ELA, Testing

Combat the Testing Blues

If you’re my friend on Instagram (Hi, Friend!) then you’ve probably seen this sketchy looking box pop up a few times. This is my secret weapon to combat the dreaded “testing blues” otherwise known as total-testing-burn-out. It’s sad, but oftentimes true… teachers and students face testing burn out after weeks/months of test prep and agonizing data analysis. I’m the first to admit that I somewhat enjoy the state test. My philosophy is ‘if you can’t beat ’em, join ’em,’ so I embrace this time of the year with open arms. As a third grade teacher, I’m the one responsible for setting the tone that my students will adopt for all future standardized tests… after all, third grade is the first year my students will see anything remotely like the FSA. They could either be petrified and anxious, or calm and confident… I do everything I can to make sure they are the second option.

In short, here’s my secret to easing the testing blues:

  1. Keep it positive: No matter what scores your students produced on that benchmark assessment, exit ticket, or practice test, keep a positive tone. Your students can feel your energy and will pick up on your stress. Have a conversation with them and ask them to reflect on how they think they did. Were there any questions or concepts that really tricked them? Was there a specific passage they felt confused about? Having an open conversation with your students can yield valuable information and help drive your next lesson.
  2. Use the data: Point blank- there is no use in giving an assessment if you’re not going to do anything with it. I feel a sense of excitement when scoring tests or pulling up data reports. It’s the best way to hone in on what specific students need. You might not be able to hit every target, but if your students had to endure testing conditions, you can endure reteaching a lesson.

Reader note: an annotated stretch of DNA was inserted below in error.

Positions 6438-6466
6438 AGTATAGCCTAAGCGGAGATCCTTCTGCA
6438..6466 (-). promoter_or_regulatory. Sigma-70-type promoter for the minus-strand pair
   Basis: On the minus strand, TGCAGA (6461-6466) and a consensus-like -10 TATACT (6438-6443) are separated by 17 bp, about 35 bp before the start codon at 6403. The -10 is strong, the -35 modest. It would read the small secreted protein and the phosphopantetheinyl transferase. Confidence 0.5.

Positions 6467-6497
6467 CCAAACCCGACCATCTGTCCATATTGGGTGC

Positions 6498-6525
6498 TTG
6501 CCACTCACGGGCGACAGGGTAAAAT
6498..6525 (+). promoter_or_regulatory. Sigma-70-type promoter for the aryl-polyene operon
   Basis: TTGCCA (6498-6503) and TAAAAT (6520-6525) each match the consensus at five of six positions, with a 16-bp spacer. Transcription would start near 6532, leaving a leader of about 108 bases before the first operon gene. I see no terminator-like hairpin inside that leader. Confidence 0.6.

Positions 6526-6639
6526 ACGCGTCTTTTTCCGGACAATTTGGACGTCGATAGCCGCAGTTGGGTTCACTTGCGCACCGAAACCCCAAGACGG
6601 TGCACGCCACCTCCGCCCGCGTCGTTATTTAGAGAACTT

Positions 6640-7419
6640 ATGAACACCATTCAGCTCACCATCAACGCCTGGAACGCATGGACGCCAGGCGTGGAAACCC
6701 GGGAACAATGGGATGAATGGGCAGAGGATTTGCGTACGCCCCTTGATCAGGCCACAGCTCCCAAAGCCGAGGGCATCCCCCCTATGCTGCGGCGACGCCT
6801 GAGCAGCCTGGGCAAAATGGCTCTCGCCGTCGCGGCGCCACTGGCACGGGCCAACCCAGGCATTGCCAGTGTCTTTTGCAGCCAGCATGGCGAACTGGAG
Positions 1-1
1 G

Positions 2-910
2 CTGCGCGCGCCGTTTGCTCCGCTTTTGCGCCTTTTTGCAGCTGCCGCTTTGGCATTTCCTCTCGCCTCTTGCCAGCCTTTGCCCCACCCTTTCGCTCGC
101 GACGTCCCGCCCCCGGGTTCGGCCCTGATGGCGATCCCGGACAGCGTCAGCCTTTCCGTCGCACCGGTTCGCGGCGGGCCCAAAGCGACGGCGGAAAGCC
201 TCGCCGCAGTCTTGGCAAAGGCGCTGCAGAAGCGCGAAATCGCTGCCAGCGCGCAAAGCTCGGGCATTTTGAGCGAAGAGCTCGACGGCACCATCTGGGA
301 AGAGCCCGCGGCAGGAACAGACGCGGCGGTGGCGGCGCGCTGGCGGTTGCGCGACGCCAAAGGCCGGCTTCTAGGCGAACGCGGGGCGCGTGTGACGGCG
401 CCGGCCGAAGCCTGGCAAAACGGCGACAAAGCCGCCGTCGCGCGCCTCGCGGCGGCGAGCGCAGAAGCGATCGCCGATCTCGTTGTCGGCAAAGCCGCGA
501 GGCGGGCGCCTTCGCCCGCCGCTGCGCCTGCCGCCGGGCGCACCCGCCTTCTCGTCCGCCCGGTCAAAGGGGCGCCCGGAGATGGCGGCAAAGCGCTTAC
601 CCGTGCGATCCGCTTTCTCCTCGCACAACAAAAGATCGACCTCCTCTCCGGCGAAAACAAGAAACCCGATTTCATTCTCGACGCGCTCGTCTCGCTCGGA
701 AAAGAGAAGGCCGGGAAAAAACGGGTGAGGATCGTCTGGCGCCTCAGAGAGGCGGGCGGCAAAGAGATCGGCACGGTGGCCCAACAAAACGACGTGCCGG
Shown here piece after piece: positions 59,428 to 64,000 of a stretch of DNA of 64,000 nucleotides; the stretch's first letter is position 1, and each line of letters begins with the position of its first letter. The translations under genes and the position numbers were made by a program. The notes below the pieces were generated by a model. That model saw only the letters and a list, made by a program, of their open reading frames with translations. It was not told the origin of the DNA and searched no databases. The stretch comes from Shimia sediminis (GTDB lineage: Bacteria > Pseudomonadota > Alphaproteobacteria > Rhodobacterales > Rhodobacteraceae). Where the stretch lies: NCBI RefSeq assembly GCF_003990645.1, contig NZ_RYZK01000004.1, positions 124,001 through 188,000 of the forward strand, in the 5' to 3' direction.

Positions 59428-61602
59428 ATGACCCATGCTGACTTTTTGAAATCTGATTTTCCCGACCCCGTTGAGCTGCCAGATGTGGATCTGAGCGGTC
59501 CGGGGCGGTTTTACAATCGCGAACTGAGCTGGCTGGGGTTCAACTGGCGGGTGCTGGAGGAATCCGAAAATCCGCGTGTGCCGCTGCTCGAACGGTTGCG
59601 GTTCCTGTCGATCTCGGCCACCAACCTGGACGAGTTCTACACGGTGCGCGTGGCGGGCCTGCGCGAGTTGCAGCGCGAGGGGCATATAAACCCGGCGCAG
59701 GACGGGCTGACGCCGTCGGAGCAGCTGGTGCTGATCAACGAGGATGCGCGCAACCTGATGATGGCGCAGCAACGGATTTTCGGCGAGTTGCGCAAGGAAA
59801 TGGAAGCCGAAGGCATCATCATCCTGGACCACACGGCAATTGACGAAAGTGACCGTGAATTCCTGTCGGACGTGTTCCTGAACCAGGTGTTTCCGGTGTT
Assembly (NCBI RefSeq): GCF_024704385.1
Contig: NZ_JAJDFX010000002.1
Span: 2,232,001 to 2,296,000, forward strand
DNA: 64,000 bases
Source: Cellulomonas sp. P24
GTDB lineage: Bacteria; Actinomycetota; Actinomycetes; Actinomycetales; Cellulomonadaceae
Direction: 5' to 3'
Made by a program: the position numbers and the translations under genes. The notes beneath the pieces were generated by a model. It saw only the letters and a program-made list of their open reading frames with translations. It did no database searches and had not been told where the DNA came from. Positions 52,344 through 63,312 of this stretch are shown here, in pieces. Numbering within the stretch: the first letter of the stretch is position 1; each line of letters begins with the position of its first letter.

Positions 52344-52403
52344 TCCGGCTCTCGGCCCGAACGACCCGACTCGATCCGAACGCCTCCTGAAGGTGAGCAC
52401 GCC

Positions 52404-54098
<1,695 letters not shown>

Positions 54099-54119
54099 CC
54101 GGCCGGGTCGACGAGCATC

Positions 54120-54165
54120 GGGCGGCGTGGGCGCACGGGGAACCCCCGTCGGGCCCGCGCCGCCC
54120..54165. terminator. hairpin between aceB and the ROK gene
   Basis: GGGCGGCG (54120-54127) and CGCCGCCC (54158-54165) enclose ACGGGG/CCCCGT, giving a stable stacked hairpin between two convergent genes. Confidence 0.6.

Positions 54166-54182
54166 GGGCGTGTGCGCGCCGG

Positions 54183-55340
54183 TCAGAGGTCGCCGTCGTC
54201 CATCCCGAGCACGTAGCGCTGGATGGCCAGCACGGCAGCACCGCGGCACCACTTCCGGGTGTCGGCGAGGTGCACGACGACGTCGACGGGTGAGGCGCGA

3. Make them laugh: I found myself going home after school thinking, “Wow, those kids had zero fun today.” That’s so not good. But being aware of it made me change my approach. Small, unexpected actions can boost student confidence and morale during testing season. Little things like spontaneous dance party breaks (1-2 minutes each), requiring students to answer in an English accent, 10 pushups or sit-ups for each correct answer, or telling random knock-knock jokes when they least expect it… these tiny behaviors will catch students off guard and remind them that even though testing is very serious, their teacher is on their side.
  4. Demand best effort: They might not get everything right every single time, but they should be giving their best effort everyday. In my classroom, we are big on best effort. This is something that I’ve harped on since day one, but it’s never too late to start. If you know your student can do more, show more, explain more, try more, ask them to! We call it “Gold”… I only want to see their GOLD work. Whether it is test prep or a regular day, demand best effort. (But if you ask for it, you have to model it… they know when we aren’t giving our own best effort).
  5. The Box: The day before our ELA FSA started, my students walked in the room to find a raggedy cardboard box with a “Do Not Open” sign on it. The instructions told them it couldn’t be opened until after the test. They whispered to each other and made sure everyone knew it was there (as 3rd graders will do), but I did not say a word, other than reminding them that the contents of the box were for students who give their best effort on both days of the test. Sure enough we opened the box after the tests were collected and we were officially done with ELA.
    In the box they found:
    IMG_3827glow sticks 
    -Movie 
    Kickball and cones 
    -Cookies 
    -Free Time Coupon
    -Victory Crown (use with sentence strips)

They were SO excited. I think I could have put anything in there and they would’ve absolutely loved it. It was the element of surprise that led to 100% buy-in.

We still have our Math FSA test coming up in 2 weeks, so I will post about new things going in that box! Overall, keeping it lighthearted, focused, and calm can combat the testing blues. Sprinkling in some surprises and moments of laughter can truly boost the JOY in your classroom during the weeks/months of testing season!

To see more about The Box, click here
For an ELA enrichment activity that is not your normal “test prep” click here!

createinspireteach logo

-Courtney

@create_inspire_teach

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